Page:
Fighting power: Ontario soldiers in the making
Military heritage, Community
Published Date: Feb 14, 2014
Photo: Looking considerably more martial is this group of finely turned-out soldiers from Toronto's Queen's Own Rifles, stationed in England before the start of the First World War.
That Canadians are an unmilitary people has become something of a cliché. But a look back at Ontario in the summer of 1914 might leave a different impression.
Across the province, units of Canada’s militia were engaged in the annual training ritual. At city armouries (many of them brand new – a product of the federal government’s Edwardian building campaign), part-time soldiers practised drill, musketry, field hygiene and military engineering. The units’ names were impressive – the Queen’s Own Rifles, the Governor-General’s Foot Guards, the Prince of Wales’ Own Regiment – and the men cut fine figures. Their officers were wealthy and influential, and had the resources to ensure that the soldiers always performed well. Some commanding officers even took their units to Britain for summer manoeuvres to sharpen them up and show them off.
The situation was slightly different outside of big cities. The units’ names sounded just as formidable – the 25th Brant Dragoons, the Simcoe Foresters, the St. Clair Borderers – but contemporary photographs suggest that their summer training camps were more relaxed. The men lounged around in an odd mixture of civilian clothes and military uniforms, with officers sometimes indistinguishable from other ranks. They marched and galloped across the countryside, playing out day-long encounters between opposing armies. The press usually called them “sham battles,” but one eager soldier recognized their true nature and called them “shambles.” For many young men, militia camp was less about training for a future war and more about relaxation, recreation and getting away from the drudgery of the home farm.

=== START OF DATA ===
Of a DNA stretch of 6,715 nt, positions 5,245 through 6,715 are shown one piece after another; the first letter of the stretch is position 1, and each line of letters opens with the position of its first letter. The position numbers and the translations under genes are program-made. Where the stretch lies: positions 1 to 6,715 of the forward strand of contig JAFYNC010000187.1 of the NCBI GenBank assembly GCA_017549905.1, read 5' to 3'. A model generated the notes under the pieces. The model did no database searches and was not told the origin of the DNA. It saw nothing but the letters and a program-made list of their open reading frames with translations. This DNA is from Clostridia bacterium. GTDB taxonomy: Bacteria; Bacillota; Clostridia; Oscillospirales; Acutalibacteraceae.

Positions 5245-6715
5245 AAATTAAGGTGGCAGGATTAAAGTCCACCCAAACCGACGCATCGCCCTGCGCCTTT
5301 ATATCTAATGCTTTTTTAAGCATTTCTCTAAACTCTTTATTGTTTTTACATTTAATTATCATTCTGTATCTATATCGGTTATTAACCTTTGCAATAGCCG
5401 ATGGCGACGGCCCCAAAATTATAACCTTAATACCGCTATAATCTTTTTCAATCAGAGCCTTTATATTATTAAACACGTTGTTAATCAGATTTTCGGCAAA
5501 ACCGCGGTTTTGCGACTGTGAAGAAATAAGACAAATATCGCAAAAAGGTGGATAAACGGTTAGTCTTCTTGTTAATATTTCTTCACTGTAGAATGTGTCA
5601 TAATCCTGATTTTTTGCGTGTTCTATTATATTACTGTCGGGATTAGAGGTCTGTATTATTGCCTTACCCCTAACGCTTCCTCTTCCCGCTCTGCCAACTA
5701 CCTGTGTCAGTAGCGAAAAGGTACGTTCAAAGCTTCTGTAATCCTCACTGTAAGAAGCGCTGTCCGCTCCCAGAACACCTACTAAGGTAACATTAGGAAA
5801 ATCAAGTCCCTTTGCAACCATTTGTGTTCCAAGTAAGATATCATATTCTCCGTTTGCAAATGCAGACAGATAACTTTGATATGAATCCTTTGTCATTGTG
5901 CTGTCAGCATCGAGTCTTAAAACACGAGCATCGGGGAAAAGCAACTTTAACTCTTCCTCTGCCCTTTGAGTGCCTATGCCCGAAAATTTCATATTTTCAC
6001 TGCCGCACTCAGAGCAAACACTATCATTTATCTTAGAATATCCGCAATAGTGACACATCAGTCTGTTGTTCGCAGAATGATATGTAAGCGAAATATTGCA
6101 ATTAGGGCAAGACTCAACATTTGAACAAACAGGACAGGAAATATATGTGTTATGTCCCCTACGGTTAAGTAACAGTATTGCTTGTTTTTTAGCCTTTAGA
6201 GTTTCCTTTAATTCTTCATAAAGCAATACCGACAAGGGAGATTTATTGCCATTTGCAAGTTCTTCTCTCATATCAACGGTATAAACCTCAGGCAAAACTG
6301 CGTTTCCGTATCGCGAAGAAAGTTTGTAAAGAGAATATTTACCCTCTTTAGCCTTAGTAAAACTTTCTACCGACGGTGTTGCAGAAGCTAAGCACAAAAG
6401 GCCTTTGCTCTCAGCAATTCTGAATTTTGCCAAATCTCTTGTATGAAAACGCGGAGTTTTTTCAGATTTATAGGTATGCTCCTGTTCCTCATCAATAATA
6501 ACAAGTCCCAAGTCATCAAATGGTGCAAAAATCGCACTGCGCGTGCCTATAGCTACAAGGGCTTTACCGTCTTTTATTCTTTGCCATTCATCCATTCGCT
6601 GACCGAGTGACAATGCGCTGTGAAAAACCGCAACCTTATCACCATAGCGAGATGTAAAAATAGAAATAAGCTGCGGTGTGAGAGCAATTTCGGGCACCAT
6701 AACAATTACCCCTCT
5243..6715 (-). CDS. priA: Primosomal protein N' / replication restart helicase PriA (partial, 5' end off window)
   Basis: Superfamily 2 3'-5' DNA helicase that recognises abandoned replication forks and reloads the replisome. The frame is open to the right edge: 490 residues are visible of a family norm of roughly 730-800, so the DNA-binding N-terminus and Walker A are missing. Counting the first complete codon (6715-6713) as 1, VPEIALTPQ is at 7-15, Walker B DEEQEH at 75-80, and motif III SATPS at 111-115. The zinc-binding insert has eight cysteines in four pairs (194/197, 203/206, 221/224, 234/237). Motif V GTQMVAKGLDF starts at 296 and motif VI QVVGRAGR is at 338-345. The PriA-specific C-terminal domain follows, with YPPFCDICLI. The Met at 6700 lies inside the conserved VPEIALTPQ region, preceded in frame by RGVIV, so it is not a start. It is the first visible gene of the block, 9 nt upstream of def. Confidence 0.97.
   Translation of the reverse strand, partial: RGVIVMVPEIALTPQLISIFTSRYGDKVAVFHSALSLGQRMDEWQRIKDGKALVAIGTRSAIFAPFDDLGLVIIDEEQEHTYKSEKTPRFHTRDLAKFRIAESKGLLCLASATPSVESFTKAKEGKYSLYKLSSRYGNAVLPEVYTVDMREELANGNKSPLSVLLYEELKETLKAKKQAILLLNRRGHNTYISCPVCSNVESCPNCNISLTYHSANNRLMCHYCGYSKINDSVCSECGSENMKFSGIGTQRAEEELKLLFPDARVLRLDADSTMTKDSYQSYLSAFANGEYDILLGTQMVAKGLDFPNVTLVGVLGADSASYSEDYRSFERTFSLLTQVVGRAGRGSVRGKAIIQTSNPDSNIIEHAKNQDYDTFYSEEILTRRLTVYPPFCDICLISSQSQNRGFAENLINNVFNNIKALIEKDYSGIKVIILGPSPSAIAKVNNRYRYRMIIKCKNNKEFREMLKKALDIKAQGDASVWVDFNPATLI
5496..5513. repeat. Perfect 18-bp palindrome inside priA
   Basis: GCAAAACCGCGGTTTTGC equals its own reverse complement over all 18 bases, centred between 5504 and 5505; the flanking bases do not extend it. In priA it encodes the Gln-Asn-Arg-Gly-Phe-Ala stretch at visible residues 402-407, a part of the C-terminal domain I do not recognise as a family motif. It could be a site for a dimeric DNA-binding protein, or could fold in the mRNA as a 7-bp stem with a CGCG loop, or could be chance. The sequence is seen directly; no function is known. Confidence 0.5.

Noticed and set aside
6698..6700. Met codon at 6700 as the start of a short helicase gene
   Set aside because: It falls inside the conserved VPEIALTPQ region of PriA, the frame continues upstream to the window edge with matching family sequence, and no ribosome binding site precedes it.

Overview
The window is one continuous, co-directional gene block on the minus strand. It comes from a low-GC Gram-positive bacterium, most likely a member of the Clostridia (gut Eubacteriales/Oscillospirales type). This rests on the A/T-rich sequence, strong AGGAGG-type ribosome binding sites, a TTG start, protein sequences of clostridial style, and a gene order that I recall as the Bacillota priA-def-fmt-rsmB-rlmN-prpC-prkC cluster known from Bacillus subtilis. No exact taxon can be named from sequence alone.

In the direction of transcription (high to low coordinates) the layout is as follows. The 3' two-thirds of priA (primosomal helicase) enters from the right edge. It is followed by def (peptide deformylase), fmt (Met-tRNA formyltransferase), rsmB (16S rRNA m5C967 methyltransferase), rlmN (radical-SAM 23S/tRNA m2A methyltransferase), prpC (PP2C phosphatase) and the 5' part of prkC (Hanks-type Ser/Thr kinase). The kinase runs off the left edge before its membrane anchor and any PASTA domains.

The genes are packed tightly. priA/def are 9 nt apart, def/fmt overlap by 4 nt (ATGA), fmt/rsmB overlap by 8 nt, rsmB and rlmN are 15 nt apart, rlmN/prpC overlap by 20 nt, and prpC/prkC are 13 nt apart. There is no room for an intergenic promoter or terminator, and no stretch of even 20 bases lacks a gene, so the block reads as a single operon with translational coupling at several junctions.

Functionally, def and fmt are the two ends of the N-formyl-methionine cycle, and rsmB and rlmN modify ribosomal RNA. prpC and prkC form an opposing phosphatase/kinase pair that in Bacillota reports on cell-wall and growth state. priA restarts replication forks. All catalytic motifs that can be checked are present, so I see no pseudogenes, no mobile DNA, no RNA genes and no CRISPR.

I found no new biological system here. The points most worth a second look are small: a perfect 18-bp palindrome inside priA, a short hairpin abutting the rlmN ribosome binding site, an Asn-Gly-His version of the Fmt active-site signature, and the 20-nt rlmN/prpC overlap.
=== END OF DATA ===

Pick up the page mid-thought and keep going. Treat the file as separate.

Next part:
When war broke out at the beginning of August 1914, the cities responded first – or so historians tell us. A few militia units were put on an active footing on July 29 to guard docks, rail junctions and other strategic sites. Then, on the declaration of war a few days later, urban armouries became hives of activity as city workers – many of them British-born and with military experience – answered the call. In the countryside, men were less carried away by patriotic fervour, for their attention was focused on pragmatic rural concerns, such as the coming harvest.
While it should be noted that the majority of early volunteers were, indeed, of British birth, the reality was somewhat different. It was not that men in rural Canada were slower to respond to the call to arms, but that it was more difficult for them to do so. The first call went out to every militia unit across the country, but only those in the cities were told to accept volunteers and send them to the assembly camp at Valcartier, Quebec. It would be two weeks before rural regiments were given the go-ahead to begin sending soldiers. By then, the units of the First Contingent were mostly full. Most rural volunteers had no choice but to wait for the Second Contingent.
Nor were those early volunteers the seasoned soldiers some of them claimed to be. On coming forward for attestation, men were asked if they were serving in the militia or had previous military experience. But their responses should be treated with caution.